Recently, Wendy and I wrote a study on the flight of Illinois taxpayers to greener pastures called "Policy Lessons From Illinois' Exodus of People and Money" (pdf) for the Illinois Policy Institute. Here are the key findings:
Key findings of this report include:
Recently, a ABC 15 in Chicago did a fascinating story on the migration study which really puts these numbers into a real-world perspective. The video is below, but I've pasted the text as well.
"My friend's step parents just moved to Indiana." People on the move. "Some of my coworkers, two of them now. One's moved to South Carolina and the other one's looking at moving there." It seems everyone knows someone. "My cousin moved down to Indiana." Leaving Illinois.
A newly-released study from the Illinois Policy Institute confirms what many seem to already know: People are looking elsewhere for healthier economic climates. Jessica Irace says, "It was easier for her to get a job and it was less of her paycheck they would take out. She felt like she could earn more money and support her family better."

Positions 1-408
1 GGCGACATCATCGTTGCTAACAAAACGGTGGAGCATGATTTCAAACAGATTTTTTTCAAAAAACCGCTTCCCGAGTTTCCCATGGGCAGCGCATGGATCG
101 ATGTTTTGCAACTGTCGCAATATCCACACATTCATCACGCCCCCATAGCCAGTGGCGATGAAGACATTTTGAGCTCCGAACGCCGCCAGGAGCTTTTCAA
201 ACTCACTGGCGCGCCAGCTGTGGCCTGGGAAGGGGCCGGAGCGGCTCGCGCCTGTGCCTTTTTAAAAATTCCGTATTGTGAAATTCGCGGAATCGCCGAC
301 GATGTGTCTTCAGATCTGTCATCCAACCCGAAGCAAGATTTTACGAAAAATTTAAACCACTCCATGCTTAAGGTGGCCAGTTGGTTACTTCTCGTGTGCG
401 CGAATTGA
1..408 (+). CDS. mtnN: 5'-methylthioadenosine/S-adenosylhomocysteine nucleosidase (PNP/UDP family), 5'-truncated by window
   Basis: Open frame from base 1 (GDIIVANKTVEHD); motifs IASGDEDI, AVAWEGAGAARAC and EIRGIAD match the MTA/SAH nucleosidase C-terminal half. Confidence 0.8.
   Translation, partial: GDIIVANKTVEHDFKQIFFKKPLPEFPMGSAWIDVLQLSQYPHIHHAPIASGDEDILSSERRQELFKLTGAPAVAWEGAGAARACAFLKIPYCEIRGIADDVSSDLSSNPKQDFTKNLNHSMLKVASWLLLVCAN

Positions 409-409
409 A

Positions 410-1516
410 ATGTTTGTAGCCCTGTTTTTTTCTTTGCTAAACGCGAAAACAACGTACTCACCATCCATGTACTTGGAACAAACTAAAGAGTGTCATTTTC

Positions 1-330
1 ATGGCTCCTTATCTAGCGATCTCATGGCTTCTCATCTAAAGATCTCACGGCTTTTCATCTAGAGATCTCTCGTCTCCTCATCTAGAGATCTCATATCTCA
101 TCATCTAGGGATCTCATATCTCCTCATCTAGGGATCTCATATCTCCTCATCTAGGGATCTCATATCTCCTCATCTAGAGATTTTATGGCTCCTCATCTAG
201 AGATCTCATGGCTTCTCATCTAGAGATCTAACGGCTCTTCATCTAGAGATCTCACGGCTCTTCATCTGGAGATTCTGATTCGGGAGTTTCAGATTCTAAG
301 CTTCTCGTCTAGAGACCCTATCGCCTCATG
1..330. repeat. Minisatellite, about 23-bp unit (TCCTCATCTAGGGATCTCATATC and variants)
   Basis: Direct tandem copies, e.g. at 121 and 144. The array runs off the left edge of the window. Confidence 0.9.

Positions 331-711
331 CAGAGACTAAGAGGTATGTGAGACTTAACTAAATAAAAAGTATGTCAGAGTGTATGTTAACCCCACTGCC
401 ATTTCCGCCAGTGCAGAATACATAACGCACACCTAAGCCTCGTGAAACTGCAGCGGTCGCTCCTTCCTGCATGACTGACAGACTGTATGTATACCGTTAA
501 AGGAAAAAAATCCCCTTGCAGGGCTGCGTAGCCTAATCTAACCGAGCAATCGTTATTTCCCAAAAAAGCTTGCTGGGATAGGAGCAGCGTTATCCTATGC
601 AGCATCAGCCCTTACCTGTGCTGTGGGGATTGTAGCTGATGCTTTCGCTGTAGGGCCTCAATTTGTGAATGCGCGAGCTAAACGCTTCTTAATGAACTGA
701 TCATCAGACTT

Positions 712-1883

In 2010 --the most recent year of data-- more than 4,000 people left Illinois for Indiana than vice versa. "She just left illinois to go there because of the tax rate." "There were better taxes and she could get a job easier." Add up every state coast to coast, and nearly 50,000 people left Illinois, taking with them nearly $2 billion in annual income.
John Joyce says, "I see the problem with Illinois as I don't see how they're going to resolve the financial situation in Illinois without tax increases." And the problem isn't just affecting individuals. "With the business climate in Illinois it's actually going the other way. I have a good friend who has a large company here in town who wishes when he was starting out 25 years ago that he stayed in Indiana. He'd be wealthier now."
So how do we fix the problem? The government seems to be struggling for answers, and so are the people. Joyce says, "I don't see how they're going to do it. We have too much debt, teacher's pension fund, things like that are insurmountable, almost." Irace says, "I lived in Missouri and I just moved back here. And my paycheck was way better in Missouri than it is here."
J. Scott Moody has over 18 years as a public policy economist with a specialty in tax policy and has over 180 publications. He has worked for numerous national and state-based think tanks such as Federalism In Action, Tax Foundation, Heritage Foundation, and The Maine Heritage Policy Center.